If you’re shopping for an RV, if you can, try to attend an RV convention.
RV conventions occur all over the country. When we started looking, we were in luck–there were two RV conventions right in our backyard; one in Fort Worth, one in Dallas, both in the spring. I hear there’s another one in the Fall for Tarrant County, also our area. But what we were surprised to see is that RV conventions are not all the same.
Our First RV Convention
The Tarrant Country RV Show in Fort Worth had a LARGE selection of RVs. There are only about 10-15 dealers represented, but each one brings in dozens of RVs, all various shapes and sizes. Wear good shoes because your dogs are gonna hurt by days end. We went to the first convention sure we wanted to buy an Airstream trailer. We left sure we wanted a Jayco trailer. You’ll find discounted prices (which they say are “convention only” specials, but in our experience, you can get the same deals about anytime from the larger dealers. Smaller dealers may be a different story). You get to talk to sales people, grab handfuls of brochures and eat convention center food better served to animals.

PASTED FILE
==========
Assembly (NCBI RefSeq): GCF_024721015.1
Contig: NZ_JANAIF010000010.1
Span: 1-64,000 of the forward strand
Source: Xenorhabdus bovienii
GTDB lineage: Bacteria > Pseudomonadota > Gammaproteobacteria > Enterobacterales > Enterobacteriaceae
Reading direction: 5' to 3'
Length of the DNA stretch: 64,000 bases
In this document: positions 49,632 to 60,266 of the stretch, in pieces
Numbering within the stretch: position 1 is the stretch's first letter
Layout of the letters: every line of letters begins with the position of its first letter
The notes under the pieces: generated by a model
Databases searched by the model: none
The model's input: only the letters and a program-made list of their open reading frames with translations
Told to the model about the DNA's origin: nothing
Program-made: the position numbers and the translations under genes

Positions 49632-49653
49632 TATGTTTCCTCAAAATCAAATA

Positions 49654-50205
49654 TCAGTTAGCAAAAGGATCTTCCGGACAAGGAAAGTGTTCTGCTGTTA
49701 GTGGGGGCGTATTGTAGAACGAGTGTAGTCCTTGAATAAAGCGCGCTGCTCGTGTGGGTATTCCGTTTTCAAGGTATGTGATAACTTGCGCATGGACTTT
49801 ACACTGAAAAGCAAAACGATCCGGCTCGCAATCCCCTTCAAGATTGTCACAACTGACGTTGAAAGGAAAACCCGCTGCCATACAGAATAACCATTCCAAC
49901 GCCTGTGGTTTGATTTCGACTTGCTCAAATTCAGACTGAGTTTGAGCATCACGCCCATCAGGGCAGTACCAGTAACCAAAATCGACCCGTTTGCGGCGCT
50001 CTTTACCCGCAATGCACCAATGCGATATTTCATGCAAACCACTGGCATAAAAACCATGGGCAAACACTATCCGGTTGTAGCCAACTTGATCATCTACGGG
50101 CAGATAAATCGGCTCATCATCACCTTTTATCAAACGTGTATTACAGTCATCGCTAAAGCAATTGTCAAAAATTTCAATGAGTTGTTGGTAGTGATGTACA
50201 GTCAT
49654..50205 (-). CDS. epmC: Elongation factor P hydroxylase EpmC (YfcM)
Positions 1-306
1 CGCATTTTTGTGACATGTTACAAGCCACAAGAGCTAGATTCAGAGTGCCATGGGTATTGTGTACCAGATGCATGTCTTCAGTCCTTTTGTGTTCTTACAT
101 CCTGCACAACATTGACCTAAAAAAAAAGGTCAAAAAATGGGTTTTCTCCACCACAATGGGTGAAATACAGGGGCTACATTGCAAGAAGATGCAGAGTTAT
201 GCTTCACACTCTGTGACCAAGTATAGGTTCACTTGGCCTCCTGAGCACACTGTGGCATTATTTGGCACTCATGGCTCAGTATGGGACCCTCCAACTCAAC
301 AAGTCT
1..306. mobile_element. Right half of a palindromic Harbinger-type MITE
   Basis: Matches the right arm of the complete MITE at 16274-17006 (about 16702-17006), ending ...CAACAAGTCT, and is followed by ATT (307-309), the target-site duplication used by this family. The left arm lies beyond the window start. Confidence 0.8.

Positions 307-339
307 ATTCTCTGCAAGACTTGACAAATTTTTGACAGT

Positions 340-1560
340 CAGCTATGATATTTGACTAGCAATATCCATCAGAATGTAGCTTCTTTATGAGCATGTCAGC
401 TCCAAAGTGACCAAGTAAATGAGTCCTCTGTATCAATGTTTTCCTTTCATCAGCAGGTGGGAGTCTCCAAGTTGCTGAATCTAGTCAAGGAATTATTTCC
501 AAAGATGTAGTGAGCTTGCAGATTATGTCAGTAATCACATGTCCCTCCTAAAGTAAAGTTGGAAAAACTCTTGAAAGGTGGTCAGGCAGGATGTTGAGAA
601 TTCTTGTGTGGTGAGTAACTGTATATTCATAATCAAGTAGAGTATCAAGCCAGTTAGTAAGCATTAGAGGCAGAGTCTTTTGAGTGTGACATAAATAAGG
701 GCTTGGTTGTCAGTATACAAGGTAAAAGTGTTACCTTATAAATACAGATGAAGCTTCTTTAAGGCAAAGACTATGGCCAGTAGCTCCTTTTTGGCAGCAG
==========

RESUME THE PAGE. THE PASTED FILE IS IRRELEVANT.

Our Biggest RV Convention
The Dallas RV Super Sale at Dallas Market Hall had an equally large selection of RVs, about the same number of dealers. We arrived there a month later sure we wanted a Jayco trailer, left thinking we wanted either a Jayco Class C or Class A. More sales people, more brochures, more things you begin to understand because now you’ve dedicated nearly 24 hours to nothing but RV research. But what was really beneficial about this convention was that they had classes. Free classes. We attended only two, but took pages of notes. The first was tips and tricks for using an RV. The second was RV kitchen tips. Both revealed many useful gadgets and we learned tricks that we’ll definitely put into practice.
In the end, the RV conventions didn’t convince us which RV to buy. But they did give us invaluable education.
To Buy or Not to Buy
In the end, the RV conventions didn’t convince us which RV to buy. That happened when we discovered the Rockwood Windjammer later. But they did give us invaluable education in RVs. There’s nothing like having dozens of different RV brands sitting only feet from each other, sales people ready to tell you all about them. You quickly see what you get for $20k, $30k, $40k, $50k and so on. And, more importantly, you see which features are invaluable and rare (hydraulic lifts on the bed storage, aluminum reinforcement on the wood) and which are mere “wants” ([amazon link=”B004NBJM5G” title=”outside showers–which can be added after-market for about $50 and installed for $200″ link_title=”RV Outside Shower add-on” /]).
All that said, one more note: RV conventions are pretty expensive. Our family of five were charged over $40 at both conventions just to get in the door, and the food was another $50 easy. So save up! But you’ll be glad you did.
How about you? Have you attended an RV convention? What’s your favorite? Would love to hear what you think!